SANTEE, Calif. — Deputies at a San Diego County jail have begun wearing body cameras on the job, a new policy that will eventually expand to all facilities operated by the sheriff’s department.
The deputies debuting the new program work at Las Colinas Detention and Reentry Facility in Santee, the primary jail for women prisoners in the region. Seventy-two deputies, supervisors and other officials who work at the detention center started wearing the body cameras Feb. 25.
San Diego deputies have worn body cameras on patrol since 2017. In a news release, the sheriff’s department said introducing them to local jails “has always been the goal.”
The pilot program took effect about three weeks after a scathing report from the state auditor found officials in county jails had “failed to adequately prevent and respond to” an unusually high number of inmate deaths in their facilities.
In the release, the San Diego County Sheriff’s Department described the Las Colinas program as “the first phase of implementation,” with surveys and feedbacks from participants eventually shaping the policies and training used when the cameras are introduced at all of their local jails.
“Video footage provides critical evidence for investigation of incidents and resolution of complaints,” officials wrote. “Body-worn cameras will supplement stationary cameras and other systems at detention facilities.”
Because jails are not public places, there are specific guidelines for when the deputies should and should not activate their cameras, officials said. Those rules state that authorities will activate the bodycams when they:
- Move an inmate from one area to another
- Enter a cell, housing or holding area where incarcerated people are present
- Are overseeing the intake process, including booking
- Search housing areas or cells
- Supervise inmates on work duty
- Move inmates in or out of vehicles
For privacy purposes, there are other situations where deputies are specifically advised not to turn on their cameras, including during invasive searches and in bathrooms or showers.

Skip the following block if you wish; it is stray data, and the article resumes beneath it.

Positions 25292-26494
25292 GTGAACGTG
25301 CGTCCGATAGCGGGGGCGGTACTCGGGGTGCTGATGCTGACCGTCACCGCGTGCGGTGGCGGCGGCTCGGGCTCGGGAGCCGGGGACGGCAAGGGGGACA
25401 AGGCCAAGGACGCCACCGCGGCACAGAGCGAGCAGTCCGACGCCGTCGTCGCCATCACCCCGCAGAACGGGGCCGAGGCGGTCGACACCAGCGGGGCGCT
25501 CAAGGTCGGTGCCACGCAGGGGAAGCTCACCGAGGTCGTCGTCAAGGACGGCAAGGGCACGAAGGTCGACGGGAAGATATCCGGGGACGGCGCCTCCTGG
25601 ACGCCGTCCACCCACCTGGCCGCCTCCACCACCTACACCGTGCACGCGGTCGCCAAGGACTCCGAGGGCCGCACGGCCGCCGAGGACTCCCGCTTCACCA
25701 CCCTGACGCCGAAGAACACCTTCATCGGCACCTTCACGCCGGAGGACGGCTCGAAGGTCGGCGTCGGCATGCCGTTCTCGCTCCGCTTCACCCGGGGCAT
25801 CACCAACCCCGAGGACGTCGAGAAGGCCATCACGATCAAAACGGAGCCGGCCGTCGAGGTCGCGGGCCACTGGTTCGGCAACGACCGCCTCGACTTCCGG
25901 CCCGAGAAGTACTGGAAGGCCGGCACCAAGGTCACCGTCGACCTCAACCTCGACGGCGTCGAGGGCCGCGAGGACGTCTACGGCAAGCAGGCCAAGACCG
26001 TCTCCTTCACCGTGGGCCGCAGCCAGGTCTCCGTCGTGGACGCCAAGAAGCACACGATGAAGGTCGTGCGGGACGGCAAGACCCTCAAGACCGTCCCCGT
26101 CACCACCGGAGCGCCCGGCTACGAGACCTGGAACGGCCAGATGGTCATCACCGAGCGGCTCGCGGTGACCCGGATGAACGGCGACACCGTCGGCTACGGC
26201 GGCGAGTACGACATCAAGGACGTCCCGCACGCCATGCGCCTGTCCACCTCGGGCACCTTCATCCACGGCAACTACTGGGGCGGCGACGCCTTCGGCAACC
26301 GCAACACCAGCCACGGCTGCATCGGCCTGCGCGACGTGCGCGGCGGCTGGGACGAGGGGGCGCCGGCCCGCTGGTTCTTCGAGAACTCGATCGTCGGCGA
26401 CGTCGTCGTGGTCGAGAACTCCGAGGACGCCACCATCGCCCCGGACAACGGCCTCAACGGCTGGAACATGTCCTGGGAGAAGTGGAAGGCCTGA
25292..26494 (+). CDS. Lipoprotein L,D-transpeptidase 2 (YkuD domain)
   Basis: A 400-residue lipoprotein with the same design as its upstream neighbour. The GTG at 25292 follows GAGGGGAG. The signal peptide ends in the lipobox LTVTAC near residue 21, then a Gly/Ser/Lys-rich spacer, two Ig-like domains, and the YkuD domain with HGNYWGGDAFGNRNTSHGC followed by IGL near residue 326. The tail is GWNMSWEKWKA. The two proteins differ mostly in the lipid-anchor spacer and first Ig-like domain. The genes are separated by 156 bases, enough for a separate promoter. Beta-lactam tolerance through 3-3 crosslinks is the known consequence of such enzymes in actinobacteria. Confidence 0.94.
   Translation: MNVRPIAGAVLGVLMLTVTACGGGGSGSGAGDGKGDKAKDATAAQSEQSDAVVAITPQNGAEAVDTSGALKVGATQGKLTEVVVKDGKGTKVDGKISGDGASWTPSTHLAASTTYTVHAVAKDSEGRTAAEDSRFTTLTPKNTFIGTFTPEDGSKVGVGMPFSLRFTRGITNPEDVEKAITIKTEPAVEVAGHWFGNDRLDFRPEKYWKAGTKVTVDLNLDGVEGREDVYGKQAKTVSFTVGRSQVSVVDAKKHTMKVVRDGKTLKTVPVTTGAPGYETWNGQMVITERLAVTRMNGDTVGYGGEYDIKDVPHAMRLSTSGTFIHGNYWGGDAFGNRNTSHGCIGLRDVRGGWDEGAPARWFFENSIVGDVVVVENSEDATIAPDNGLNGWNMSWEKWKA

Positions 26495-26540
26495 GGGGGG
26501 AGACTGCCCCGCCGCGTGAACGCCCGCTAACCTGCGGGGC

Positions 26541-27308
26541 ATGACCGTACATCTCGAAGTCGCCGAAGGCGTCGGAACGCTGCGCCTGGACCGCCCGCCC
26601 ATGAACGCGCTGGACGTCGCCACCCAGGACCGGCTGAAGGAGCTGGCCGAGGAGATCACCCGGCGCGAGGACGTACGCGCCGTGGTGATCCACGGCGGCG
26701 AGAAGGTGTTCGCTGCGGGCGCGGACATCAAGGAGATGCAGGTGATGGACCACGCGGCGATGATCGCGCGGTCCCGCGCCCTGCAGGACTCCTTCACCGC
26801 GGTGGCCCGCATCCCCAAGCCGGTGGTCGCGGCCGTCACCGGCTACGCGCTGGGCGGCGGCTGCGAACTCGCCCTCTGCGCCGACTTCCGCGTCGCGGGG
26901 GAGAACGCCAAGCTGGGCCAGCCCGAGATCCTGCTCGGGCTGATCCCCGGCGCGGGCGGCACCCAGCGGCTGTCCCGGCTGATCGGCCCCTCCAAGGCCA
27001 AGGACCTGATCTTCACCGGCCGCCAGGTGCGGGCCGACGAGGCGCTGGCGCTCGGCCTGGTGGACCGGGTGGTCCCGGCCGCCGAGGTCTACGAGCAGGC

The state auditor report raised “concerns about underlying systemic issues” at the seven local detention facilities where 185 inmates died between 2006 and 2020, an unusually high rate among comparable jail systems.
“Our review identified deficiencies with how the Sheriff’s Department provides care for and protects incarcerated individuals (that) likely contributed to in-custody deaths,” Auditor Michael Tilden wrote, describing the department’s response as “inadequate.”
A federal class-action lawsuit against the county, the sheriff’s department and other agencies has followed in the wake of the report.
The sheriff’s department said it takes the audit’s findings seriously and vowed to take action in a variety of ways. In announcing the body camera rollout, officials presented the program as a way to build trust and ensure better outcomes.
“This is ultimately about the safety of the people in our custody and those who work in our facilities,” Acting Sheriff Kelly Martinez said in a statement. “Having body cameras in our jails will also strengthen our relationship with the community by increasing accountability and trust.”
The move will require investments at each facility: Officials added a designated room at Las Colinas to house docking stations for cameras and added infrastructure at the facility to make the necessary electrical and network improvements.
The department did not provide a specific timeline for rolling out the program to all detention centers.